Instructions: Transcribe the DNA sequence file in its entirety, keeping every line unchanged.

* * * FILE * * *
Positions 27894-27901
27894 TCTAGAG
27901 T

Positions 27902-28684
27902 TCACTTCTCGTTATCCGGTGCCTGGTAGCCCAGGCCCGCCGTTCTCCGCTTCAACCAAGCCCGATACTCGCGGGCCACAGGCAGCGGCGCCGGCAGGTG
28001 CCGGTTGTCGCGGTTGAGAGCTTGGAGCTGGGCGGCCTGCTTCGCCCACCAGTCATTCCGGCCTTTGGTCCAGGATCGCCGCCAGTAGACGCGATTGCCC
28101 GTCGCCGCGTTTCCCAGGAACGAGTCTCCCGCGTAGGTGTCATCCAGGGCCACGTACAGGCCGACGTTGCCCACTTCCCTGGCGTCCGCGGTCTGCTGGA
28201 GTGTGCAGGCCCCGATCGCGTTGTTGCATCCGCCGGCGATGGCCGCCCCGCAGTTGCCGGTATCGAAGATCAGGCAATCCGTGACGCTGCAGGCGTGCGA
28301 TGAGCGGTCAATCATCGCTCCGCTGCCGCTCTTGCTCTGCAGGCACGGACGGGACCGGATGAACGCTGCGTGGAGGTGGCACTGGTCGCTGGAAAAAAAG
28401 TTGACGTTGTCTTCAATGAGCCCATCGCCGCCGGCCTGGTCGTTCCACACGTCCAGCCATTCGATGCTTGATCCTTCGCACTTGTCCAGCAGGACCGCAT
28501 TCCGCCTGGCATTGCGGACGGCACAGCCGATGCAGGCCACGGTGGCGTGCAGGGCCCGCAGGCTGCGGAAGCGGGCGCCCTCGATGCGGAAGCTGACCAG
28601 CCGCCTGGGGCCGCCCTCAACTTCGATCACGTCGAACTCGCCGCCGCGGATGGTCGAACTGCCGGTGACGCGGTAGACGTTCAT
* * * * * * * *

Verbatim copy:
Positions 27894-27901
27894 TCTAGAG
27901 T

Positions 27902-28684
27902 TCACTTCTCGTTATCCGGTGCCTGGTAGCCCAGGCCCGCCGTTCTCCGCTTCAACCAAGCCCGATACTCGCGGGCCACAGGCAGCGGCGCCGGCAGGTG
28001 CCGGTTGTCGCGGTTGAGAGCTTGGAGCTGGGCGGCCTGCTTCGCCCACCAGTCATTCCGGCCTTTGGTCCAGGATCGCCGCCAGTAGACGCGATTGCCC
28101 GTCGCCGCGTTTCCCAGGAACGAGTCTCCCGCGTAGGTGTCATCCAGGGCCACGTACAGGCCGACGTTGCCCACTTCCCTGGCGTCCGCGGTCTGCTGGA
28201 GTGTGCAGGCCCCGATCGCGTTGTTGCATCCGCCGGCGATGGCCGCCCCGCAGTTGCCGGTATCGAAGATCAGGCAATCCGTGACGCTGCAGGCGTGCGA
28301 TGAGCGGTCAATCATCGCTCCGCTGCCGCTCTTGCTCTGCAGGCACGGACGGGACCGGATGAACGCTGCGTGGAGGTGGCACTGGTCGCTGGAAAAAAAG
28401 TTGACGTTGTCTTCAATGAGCCCATCGCCGCCGGCCTGGTCGTTCCACACGTCCAGCCATTCGATGCTTGATCCTTCGCACTTGTCCAGCAGGACCGCAT
28501 TCCGCCTGGCATTGCGGACGGCACAGCCGATGCAGGCCACGGTGGCGTGCAGGGCCCGCAGGCTGCGGAAGCGGGCGCCCTCGATGCGGAAGCTGACCAG
28601 CCGCCTGGGGCCGCCCTCAACTTCGATCACGTCGAACTCGCCGCCGCGGATGGTCGAACTGCCGGTGACGCGGTAGACGTTCAT